Because the words “home care” and “home health” sound so similar, many people assume they’re the same thing. However, they’re quite different – there are some important differences between them. To help you understand each other better and decide which type of care would be best for your loved one, here is a rundown on the differences between home care and home health.

Home Health

At its core, home health also referred to as “home health care,” is medical care. Medical professionals provide this type of care; it requires a written order from a physician. Its primary purpose is to help adults recover at home from a serious health issue, many times after they’ve been discharged from a hospital or skilled nursing facility (nursing home).

Home health is usually less expensive and much more convenient than having the adult remain in a facility to receive care. Services typically include:

  • Medical case management
  • At-home physical, occupational, or speech therapy
  • Monitoring serious illness and unstable health status
  • Pain management
  • Injections
  • Wound care for pressure sores or a surgical wound
  • Intravenous (IV) or nutrition therapy
  • Catheter care
  • Medical equipment such as a hospital bed, showering aids, oxygen, etc.

Home health care is designed to provide care equivalent to the level of care someone can receive at a hospital, outpatient surgical care center, rehab center, etc., but at a lower cost.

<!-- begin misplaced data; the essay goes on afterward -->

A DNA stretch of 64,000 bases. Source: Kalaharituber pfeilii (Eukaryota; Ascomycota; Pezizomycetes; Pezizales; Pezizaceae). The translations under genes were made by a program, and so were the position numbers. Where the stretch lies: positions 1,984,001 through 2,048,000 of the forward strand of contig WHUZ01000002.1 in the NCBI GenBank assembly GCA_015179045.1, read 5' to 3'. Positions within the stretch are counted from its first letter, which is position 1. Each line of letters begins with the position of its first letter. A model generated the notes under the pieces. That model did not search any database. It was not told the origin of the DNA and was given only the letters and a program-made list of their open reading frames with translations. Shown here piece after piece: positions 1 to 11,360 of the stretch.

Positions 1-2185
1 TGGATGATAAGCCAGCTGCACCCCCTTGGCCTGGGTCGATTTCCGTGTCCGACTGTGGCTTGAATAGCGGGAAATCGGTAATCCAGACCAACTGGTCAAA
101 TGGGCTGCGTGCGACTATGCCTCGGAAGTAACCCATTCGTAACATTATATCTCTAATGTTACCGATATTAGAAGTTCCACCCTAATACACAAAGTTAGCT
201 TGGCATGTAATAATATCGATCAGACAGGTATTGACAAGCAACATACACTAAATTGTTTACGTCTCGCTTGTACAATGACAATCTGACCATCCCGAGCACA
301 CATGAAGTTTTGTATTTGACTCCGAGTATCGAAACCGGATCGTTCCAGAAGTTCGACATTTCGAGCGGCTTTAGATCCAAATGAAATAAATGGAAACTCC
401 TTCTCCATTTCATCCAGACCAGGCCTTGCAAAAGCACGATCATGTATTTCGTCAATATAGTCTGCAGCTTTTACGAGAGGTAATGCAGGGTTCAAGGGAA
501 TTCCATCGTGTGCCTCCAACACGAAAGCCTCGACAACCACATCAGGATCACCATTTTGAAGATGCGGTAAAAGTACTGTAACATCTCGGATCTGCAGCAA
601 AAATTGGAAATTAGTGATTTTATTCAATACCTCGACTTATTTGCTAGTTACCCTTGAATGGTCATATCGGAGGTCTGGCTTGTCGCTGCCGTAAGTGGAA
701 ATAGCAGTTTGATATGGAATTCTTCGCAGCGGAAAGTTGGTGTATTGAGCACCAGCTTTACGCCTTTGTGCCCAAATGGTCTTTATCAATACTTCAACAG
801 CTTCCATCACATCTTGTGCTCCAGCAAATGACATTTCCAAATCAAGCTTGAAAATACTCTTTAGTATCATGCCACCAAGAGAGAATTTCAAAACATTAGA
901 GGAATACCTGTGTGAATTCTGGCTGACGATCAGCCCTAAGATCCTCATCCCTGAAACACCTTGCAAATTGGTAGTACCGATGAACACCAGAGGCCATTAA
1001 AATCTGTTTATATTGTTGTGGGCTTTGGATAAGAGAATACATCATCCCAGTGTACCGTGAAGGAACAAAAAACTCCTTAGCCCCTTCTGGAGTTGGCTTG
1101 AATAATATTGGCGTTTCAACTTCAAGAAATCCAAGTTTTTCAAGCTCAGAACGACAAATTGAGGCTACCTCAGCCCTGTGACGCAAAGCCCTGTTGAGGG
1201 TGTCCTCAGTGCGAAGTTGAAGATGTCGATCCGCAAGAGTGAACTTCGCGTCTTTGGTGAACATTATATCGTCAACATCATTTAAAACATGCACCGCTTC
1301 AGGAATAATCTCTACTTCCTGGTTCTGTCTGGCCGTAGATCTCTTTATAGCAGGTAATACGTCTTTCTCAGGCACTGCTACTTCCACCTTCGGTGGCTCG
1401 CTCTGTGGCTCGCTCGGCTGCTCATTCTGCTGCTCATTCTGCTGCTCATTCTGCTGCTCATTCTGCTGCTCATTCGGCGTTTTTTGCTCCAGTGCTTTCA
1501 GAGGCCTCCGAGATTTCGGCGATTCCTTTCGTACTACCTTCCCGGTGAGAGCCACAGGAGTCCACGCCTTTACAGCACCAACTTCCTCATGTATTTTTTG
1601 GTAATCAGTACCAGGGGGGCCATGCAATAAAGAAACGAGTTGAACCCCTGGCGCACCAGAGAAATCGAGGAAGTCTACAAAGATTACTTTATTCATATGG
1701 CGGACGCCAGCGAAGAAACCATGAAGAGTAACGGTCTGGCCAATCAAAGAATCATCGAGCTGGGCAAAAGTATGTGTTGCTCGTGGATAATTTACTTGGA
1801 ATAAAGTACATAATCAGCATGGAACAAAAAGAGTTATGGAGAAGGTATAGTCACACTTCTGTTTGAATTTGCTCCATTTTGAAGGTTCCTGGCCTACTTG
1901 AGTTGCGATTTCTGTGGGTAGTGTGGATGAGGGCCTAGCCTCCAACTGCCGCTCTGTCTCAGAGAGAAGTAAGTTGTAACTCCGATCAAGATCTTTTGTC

Home health is often thought of as a service only for older adults, but many younger adults, and even children, can require home health care. For example, a person of any age can be injured in an automobile accident and need at-home injections for pain management.

Home Care

Home care services are non-medical; a doctor’s prescription is not required. Its primary purpose is to assist older adults with activities of daily living and personal care. Its ultimate goal is to help adults remain safe and comfortable in their own homes. Services typically include:

  • Help with activities of daily living, such as bathing, getting dressed, eating, etc.
  • Medication reminders
  • Getting in and out of the tub, shower, or bed
  • Grocery shopping and meal preparation
  • Light housekeeping, such as vacuuming, doing laundry, washing dishes
  • Companionship
  • Transportation
  • Respite care
  • Alzheimer’s and dementia care

Professional caregivers provide home care services and are usually provided by home care agencies. Professional agencies recruit, hire, train, and manage caregivers, eliminating families from having to assume these and other responsibilities, such as providing caregivers with benefits, paying payroll taxes, carrying liability insurance, etc.

Home Health & Home Care Can Overlap

In some cases, an adult may require home care services at the same time. A person needing home health services may also need home care services to improve their overall quality of life. For example, let’s say John is an 80-year-old who enjoys bi-weekly visits from a home care provider. After undergoing knee replacement surgery, he experienced several complications. The doctor allowed him to return home from the hospital but prescribed assistance to help him with aspects of health care that his home care aide couldn’t provide, such as physical therapy and injections to manage his pain.

Home Care by Home Instead of Southwest Florida

Home Instead of Southwest Florida is the premier provider of home care services to seniors in Naples, Fort Myers, and Charlotte County, Florida. Our team of professional CAREgivers provides practical support at home with a compassionate human touch.

Contact us today to learn more about how we can help your loved one safely age in the comfort of their own home. We’ll be happy to design a care plan that will meet your family’s needs.